Trillium Book Awards Author Reading 2015

The Dirty Dozen, with Carolyn Marie Souaid

Share |
Carolyn Marie Souaid

This World We Invented (Brick Books) is Carolyn Marie Souaid's seventh book of poetry, and the luckiness of number seven applies to the readers of the collection. Praised as "bold, important" poems, the pieces in this collection examine the imperfections of our world with compassion, humour and keenly observed insight. From homework and break ups to suicide bombers and the dawn of life, Carolyn shies away from nothing, bringing her tough, irresistible language to bear on subjects varied and fascinating.

So in celebration of Carolyn's #7, we're speaking to her for our #12 — our Dirty Dozen series that is, which asks authors to share twelve unexpected facts about themselves.

Carolyn tells us about spending three years living in the Arctic, public speaking nightmares and sneaking onto the shelves of one of the world's most famous bookstores.

You can catch Carolyn in person this June in Toronto at two events! On Thursday, June 11 at 6:00 p.m., she will be reading at Ben McNally Books (366 Bay St.), and on Tuesday, June 16 at 8:00 p.m., she will be reading at part of the The Art Bar Poetry Series — with Margaret Christakos and Lorraine Gane — at The Black Swan Tavern (154 Danforth Avenue).

  1. I was the infamous ringleader in a childhood game modeled after Lord of the Flies. Back then, I had never heard of Golding's dystopian novel.

  2. Once when I was in Paris, I had my picture taken with Angela Davis.

  3. I'm a law school dropout.

  4. I appeared as a “special guest” on Romper Room the day JFK was assassinated.

  5. For three years, I lived in the Arctic. During that time, I slept in an igloo, gnawed on raw caribou, and awkwardly wielded a rifle for the first and only time in my life — to shoot a seal. For food, not sport. Not surprisingly, I missed.

  6. I am terrified of public speaking because of two humiliating incidents from my past. In preschool, I was “Queen of Canada” in a play that saw all my classmates lined up on stage to come and kiss the big diamond on my finger — my mother's expensive, platinum engagement ring on loan for the day. The other actors, with their oversized beards and velour robes, were supposed to be visiting governors, I suppose. In any case, I had the longest speech — all in French — which I practised day and night. On the day of the performance, settled into my throne, I went blank and in an “Oh-my-god” moment that lasted an eternity, the teacher fed me all my lines from backstage. Over half my script! Years later, in the seventh grade, I was selected to represent my class in a school-wide public speaking competition. Every morning, I rehearsed in the bathroom mirror until I got it down pat. Standing at the podium I was polished, confident. Then, in front of the entire student body, it happened. In my hurry, I omitted a key passage. All the humour hinged on those few words. My bubble burst. I turned beet red, backtracked, forged ahead but couldn't make things right again.

    It is no wonder that I quit law school just days before Moot Court, unwilling to plead a case before a panel of real lawyers who could eat me alive. Today, I have a genuine fear of being interviewed on radio, speaking off the cuff and even memorizing my own poems.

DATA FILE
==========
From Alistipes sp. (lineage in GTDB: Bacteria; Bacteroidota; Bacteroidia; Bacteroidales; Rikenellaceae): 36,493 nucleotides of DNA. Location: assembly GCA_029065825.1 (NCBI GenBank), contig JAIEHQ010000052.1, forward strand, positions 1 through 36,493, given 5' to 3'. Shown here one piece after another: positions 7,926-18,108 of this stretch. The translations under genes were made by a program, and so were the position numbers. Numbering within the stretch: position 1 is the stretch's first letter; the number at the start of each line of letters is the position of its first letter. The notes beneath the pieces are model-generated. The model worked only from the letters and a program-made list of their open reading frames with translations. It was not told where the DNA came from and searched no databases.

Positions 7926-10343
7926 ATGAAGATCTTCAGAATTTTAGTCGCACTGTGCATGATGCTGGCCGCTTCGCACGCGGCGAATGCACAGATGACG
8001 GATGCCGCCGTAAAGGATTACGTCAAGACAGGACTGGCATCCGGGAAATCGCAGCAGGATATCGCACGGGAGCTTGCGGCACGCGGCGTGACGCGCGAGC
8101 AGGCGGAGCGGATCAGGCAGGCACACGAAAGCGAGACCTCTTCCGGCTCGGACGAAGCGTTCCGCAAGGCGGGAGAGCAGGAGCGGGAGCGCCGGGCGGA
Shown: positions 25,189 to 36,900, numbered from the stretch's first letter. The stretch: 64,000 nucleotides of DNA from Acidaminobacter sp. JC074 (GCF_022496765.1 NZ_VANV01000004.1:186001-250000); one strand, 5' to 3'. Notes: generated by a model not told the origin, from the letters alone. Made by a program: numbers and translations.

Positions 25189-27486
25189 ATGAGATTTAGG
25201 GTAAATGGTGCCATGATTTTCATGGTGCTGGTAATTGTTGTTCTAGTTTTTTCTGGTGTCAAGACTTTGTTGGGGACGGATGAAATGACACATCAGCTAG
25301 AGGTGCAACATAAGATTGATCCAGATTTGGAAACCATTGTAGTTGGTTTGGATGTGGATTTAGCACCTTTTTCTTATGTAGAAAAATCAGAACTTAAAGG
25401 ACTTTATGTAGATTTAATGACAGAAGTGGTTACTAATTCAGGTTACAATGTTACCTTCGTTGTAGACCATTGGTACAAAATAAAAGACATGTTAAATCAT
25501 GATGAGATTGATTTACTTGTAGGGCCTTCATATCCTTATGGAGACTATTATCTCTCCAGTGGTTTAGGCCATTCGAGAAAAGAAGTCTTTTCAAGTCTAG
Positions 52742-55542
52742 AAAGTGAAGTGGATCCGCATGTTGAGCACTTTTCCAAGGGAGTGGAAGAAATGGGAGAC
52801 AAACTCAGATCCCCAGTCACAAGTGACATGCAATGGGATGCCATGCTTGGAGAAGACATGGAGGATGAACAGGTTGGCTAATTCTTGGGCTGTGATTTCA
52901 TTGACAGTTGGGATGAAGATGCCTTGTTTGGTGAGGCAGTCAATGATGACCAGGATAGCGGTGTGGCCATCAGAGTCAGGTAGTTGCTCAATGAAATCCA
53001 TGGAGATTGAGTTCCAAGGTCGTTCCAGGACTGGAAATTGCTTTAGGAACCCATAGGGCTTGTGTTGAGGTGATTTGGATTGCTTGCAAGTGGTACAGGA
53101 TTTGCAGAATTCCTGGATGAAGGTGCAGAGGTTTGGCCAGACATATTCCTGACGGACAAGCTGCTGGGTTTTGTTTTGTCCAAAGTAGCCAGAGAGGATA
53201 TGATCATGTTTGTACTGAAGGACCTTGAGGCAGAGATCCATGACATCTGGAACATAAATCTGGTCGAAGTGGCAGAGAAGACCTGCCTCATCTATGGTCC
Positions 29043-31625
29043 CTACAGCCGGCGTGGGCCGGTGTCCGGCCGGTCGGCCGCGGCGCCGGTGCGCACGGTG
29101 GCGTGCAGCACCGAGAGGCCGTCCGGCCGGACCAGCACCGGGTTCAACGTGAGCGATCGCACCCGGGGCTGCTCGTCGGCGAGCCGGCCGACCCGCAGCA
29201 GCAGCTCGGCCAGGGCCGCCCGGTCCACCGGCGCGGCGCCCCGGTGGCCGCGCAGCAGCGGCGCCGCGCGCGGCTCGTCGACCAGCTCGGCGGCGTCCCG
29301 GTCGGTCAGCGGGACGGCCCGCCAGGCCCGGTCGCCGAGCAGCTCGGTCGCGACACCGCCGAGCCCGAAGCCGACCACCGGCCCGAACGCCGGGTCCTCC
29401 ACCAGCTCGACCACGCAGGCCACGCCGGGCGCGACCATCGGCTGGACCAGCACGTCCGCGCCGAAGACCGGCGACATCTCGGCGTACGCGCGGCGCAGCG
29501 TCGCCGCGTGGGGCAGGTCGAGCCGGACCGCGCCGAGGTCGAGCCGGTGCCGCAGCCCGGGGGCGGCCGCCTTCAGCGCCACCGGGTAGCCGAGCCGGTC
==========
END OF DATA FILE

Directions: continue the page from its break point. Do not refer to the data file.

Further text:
7. My all-time favourite film is My Dinner With André, which I've seen at least a dozen times.

  8. Ralph Nader and I are cousins. (When I talked about quitting law school he sat me down and tried to convince me to stick with it. His argument? A law degree opens doors even if you never practise. My counter-argument? Leonard Cohen. He quit, and look where it got him!)

  9. I'm one course away from being a Reiki Master. I practise it on myself every night.

  10. (a)
    Once I cheated on a test and was so consumed with guilt, I broke down and confessed everything to my mother. She advised me that owning up and telling the teacher would clear my conscience. I didn't.

    (b) The backstory:
    Unexpectedly, the night before the test, my father brought home a pair of tickets (in the Reds, no less) to see the Montreal Canadiens play a home game. It was 1970 and I was obsessed with hockey. I had never seen a live game in my life. I had never seen the inside of the Forum, charged with the electricity of the fans as the glorious Habs stepped onto the ice.

    Study or go to the game? My dilemma wasn't a dilemma. Before my dad and I hit the road, I sat at my desk and copied out my copious cheat notes, everything I needed to know about Egyptian history, on palm-sized scraps of paper.

  11. Celebrity crushes from my childhood: Leonard Whiting (the hunky Montague from Franco Zeffirelli's Romeo & Juliet), David Soul (Starsky & Hutch), Ken Dryden, Ringo Starr (his disheveled hair as he drummed), Elton John.

  12. In a romantic gesture, my partner, a poet in his own right, snuck one of my books onto the poetry shelves of Shakespeare & Company in Paris. I often wonder whether anyone bought it.


Carolyn Marie Souaid is a Montreal-based writer, editor and teacher. She has toured her work across Canada, Europe and the U.S., and has been shortlisted for a number of literary awards including the A.M. Klein Prize and the Pat Lowther Memorial Award. Her videopoem, Blood is Blood, was a winner at the 2012 Zebra Poetry Film Festival in Berlin. Her seventh poetry collection, This World We Invented was published by Brick Books in May 2015. She has just completed a novel for which she was awarded a writing residency at the Banff Centre in 2013.

Related item from our archives

Related reads

JF Robitaille: Minor Dedications

Dundurn

Open Book App Ad